Paul Wing – A Stereo Giant
By Ray Zone
It's been a tough year for stereography. Within the past year we've lost several important long-time stereographers. Charles Piper, author of the "The Technical Page" for the 3D News of the Stereo Club of Southern California (SCSC), left us late in 2001. George Skelley, veteran stereo photographer and maker of stereo mounts as well as a NSA, SCSC and ISU member followed shortly after Charlie. Then Earl Colgan, a beloved and very active international stereo photographer, passed away 2 weeks prior to his 98th birthday in February 2002.
Now, Paul Wing, a true giant in the field of stereography has shuffled off the standard mortal interocular for hyperstereo glories elsewhere. Paul passed away on March 7, two days before his 89th birthday. The importance of Paul Wing in contemporary stereography cannot be overstated. Paul was a veteran of more than a half century of stereoscopy and was one of only four Lifetime Members in the Stereoscopic Society of America (SSA). Member number 385 in the SSA, Paul was an internationally recognized master stereographer and the author of "Stereoscopes: The First One Hundred Years," (Transition Publishing: 1996), the definitive history on the subject and one which will undoubtedly remain so for a long time to come. In 1997 Paul graciously inscribed a copy of his book for me: "To Ray Zone, 3-D Enthusiast!"
"If 3-D is involved, I am interested," wrote Paul in the 1999-Year Book of the SSA. "As a photographer I have enjoyed making pairs with other than normal eye spacing from close up (birds and flowers) to miles away (aerial hypers)." Despite six decades of experience in stereography Paul was never limited in his approach. In a recent SSA folio I sent around a stereocard that was a "blinker," in which 2-step animation could be created by alternately closing and opening the left and right eyes. Some stereographers might consider this a radical or inappropriate use of the medium. But Paul enthusiastically responded by sending in the next folio historical notes and a blinker that had been created in 1870.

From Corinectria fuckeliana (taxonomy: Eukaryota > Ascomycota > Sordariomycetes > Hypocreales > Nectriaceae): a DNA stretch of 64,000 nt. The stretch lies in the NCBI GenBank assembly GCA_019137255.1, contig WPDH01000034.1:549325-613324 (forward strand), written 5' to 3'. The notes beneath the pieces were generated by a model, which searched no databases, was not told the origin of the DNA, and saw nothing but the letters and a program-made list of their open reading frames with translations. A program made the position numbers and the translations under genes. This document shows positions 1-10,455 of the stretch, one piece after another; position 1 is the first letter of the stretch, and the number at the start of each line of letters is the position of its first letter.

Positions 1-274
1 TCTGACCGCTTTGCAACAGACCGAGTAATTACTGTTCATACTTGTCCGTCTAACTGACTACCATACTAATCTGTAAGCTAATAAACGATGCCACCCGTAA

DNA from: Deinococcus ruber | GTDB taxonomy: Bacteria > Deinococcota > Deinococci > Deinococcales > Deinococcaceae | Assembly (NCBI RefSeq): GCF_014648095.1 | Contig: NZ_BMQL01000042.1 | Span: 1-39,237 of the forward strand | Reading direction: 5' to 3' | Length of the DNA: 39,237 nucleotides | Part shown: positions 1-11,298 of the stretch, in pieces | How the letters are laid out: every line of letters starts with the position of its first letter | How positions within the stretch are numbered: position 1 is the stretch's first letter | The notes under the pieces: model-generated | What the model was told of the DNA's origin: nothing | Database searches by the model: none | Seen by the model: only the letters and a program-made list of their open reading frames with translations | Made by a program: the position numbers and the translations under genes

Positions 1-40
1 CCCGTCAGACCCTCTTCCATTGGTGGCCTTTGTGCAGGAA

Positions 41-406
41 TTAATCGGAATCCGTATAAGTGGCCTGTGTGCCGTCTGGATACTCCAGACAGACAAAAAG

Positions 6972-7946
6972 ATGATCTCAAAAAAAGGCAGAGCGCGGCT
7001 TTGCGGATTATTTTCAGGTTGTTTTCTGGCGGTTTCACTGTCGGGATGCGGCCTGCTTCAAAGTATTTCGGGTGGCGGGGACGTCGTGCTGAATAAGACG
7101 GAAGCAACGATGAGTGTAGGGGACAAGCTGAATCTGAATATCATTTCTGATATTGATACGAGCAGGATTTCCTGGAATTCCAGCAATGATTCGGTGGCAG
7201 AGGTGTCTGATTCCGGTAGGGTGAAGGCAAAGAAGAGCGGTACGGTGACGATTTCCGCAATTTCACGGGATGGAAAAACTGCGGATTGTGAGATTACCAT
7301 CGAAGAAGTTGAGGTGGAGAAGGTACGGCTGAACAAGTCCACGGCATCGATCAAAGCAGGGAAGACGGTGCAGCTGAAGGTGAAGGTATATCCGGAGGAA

Paul was first intrigued with stereocards in the early 1920s and by the time he finished high school during the Great Depression he was making "cha cha," stereo photographs using side-step with a [2D] Kodak Brownie camera. In the 1940s, Paul met Dr. Philip Batchelder, a stereo collector and a member of the American Branch of the Stereoscopic Society of Great Britain. "It opened a New World," Paul wrote in the foreword to his book on stereoscopes. "After a visit to his home, I couldn't sleep all night. His collection of [stereo] views and viewers, neatly presented in a special room, overwhelmed me."
As a collector of stereographic views, viewers and cameras, a stereo historian and a practicing stereo photographer, Paul was unique. When it came to 3-D, Paul did it all. A few years ago, along with Ron Labbe and Dan Gosch, Paul exhibited his stereo photography at an art gallery in Boston. I remember a great stereo slide-show on Old China that Paul presented at the NSA Convention in San Diego in 1997. The images were copied in a pristine manner from old stereoviews and Paul's commentary was a delight.
I first contacted Paul in 1987 at the suggestion of Susan Pinsky. Paul graciously lent me dupes of French tissue "Diableries' which I printed in a comic book called "3-D Danse Macabre." Paul has written several definitive articles on the subject in the pages of Stereo World. Paul has also unfailingly assisted me with research into the history of stereodrawing. His fund of historical information on stereography was practically limitless.
Most recently, I was delighted when Paul joined the SSA Speedy Alpha I and II folios where everybody benefited from the views Paul enclosed as well as his informed and funny comments on their work. Some of the views Paul sent around were stereocards of his children that he had made in the 1940s! Of course, they were very well executed and composed.
The Speedy folios are limited to only 12 participants so the views make a rather quick circuit. I treasure the stereo view sleeves on which Paul has inscribed his comments about my views in a rather spidery hand. "There are a number of things I could say," wrote Paul regarding a hyperstereo card with wide separation I sent around in 1999. "I free vision pairs with even wider separation, but I think butting two 3 1/2" squares together is going too far!"
For another radical hyperstereo card I had sent, Paul actually made a corrected version of the card and enclosed it in the sleeve. "I marvel that none of you mentioned having a bit of trouble viewing this," he observed. But Paul's comments were always instructive and encouraging. "I look to your envelope for something really different," he wrote most recently.
We all looked to Paul Wing for something really different. He was a stereographic fount of invention and history. He will be more than missed. He is irreplaceable in the pantheon of stereography. As I write, it's very likely that Paul is now setting up a stereo photograph (in some radiant new medium). And he is undoubtedly creating a stereo base that is measurable in light years, parsecs instead of inches.